Smith: Woman, especially women of color must begin to understand that despite the advancement some have made the glass ceiling has been reinforced against women.  Of course one can argue that the fact that we have women in position of leadership in many of the fortune 1000 companies women are still the lowest paid in fields that range from degreed positions to skilled positions.  One must be able to take advantage of every opportunity that presents itself and that might mean taking a job were one becomes a big fish in a small pond.  These kinds of positions can help women who face obstacles when they are trying to break into the national arena.   I was able to preserver because I have understood that what I have been doing in my chosen field was not chosen by me.  But I firmly believe it was given to me as an assignment by GOD.   To get the information out to raise the level of understanding and information and working to solve the problems that face our community at large.  This is my passion and as long as I stay in the business I will be keep being used as a mouth piece for my community.

 

PUM: Balancing career and home life, what has worked for you on your path to success?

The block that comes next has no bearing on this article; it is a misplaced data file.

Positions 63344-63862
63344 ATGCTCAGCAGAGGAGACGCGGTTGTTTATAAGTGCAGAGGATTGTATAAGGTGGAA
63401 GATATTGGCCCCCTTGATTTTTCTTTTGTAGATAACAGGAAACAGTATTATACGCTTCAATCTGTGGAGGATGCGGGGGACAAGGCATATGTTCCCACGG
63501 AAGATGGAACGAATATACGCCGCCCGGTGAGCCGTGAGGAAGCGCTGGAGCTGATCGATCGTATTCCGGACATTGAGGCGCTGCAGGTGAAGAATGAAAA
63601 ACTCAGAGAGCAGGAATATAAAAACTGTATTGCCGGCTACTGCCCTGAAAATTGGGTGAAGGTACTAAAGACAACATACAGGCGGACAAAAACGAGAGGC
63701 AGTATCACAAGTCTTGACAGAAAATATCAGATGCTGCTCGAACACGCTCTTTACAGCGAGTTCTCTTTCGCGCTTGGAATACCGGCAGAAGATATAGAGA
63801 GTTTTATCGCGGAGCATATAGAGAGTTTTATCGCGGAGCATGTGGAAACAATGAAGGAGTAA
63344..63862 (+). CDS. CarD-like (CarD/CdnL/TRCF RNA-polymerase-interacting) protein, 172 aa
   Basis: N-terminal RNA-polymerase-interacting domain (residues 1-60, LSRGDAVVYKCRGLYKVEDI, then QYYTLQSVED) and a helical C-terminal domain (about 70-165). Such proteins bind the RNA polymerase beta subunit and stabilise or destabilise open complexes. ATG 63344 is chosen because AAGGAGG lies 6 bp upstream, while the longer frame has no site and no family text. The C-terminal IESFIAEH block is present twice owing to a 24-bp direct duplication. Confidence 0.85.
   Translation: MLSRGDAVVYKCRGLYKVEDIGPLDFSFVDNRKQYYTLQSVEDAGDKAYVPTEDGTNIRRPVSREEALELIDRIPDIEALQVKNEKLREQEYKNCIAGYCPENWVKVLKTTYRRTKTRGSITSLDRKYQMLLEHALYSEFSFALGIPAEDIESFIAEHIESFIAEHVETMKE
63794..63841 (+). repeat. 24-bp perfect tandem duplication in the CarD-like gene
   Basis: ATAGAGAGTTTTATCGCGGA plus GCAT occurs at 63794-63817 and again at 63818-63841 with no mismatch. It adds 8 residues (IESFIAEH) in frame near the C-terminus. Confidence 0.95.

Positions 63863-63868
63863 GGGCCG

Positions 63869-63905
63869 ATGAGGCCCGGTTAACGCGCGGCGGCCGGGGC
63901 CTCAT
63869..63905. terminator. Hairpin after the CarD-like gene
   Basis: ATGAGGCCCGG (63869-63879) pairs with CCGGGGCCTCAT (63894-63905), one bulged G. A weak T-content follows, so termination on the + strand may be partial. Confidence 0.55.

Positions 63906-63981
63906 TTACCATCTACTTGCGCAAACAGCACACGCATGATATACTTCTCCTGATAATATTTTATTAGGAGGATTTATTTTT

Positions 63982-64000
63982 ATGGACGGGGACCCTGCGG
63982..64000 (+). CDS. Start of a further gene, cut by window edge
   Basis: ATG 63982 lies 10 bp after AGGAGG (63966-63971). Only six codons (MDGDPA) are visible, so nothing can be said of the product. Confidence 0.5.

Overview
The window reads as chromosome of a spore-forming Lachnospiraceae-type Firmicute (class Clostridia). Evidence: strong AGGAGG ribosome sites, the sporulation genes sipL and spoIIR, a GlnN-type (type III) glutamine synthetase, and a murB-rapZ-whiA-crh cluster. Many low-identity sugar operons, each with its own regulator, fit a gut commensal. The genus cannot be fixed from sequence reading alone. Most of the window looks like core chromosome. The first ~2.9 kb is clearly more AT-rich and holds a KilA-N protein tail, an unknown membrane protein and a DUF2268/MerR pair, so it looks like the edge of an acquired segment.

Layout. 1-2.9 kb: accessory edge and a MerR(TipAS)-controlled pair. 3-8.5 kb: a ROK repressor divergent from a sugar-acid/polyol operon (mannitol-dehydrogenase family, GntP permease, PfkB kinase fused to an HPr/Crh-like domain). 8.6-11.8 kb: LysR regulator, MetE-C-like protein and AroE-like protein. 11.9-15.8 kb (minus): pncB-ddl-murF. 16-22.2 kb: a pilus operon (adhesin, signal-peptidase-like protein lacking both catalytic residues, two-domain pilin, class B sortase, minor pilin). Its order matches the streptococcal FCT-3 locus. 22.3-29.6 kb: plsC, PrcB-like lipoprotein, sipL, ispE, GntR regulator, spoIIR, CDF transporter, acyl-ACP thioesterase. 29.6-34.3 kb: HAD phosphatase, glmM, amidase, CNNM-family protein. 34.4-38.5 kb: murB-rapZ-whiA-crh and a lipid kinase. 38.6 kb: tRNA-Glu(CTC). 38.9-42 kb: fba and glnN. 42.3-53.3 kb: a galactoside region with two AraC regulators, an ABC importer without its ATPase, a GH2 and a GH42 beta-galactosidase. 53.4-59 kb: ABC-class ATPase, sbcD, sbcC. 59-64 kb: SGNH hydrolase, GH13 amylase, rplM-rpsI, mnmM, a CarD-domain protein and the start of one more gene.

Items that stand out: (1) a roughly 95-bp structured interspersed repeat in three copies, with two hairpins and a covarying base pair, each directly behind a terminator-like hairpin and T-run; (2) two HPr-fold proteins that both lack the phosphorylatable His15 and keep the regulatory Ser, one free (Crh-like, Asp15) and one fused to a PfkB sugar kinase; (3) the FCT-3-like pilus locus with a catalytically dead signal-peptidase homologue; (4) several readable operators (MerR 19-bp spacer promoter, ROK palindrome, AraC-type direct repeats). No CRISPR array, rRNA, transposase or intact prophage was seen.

Smith:  What has worked for me is the support I have been given from my family and my close friends in trying to balance career and family life.  Also, what has worked for me is never altering from the mission to educate and inform African-American people and to understand that success doesn't always mean money as most of us believe. 

PUM: What are you most proud of as a woman who inspires other women every day?

Smith: Trying to find one answer to the question is most difficult because my reasons to proud of my accomplishment are many but I will narrow it down to three main events in my life.  One is being a mother and designing a career despite the sacrifices that allowed me to spend valuable time with my daughter as a separated single mom. The second is the fact that I have been able through my television and radio career to help people at every level in our community. To use my shows to help people in Haiti, to deliver vitality needed items for blacks who live in an old plantation in Mississippi today and to be instrumental in using my show to help the first black president of the United States get elected.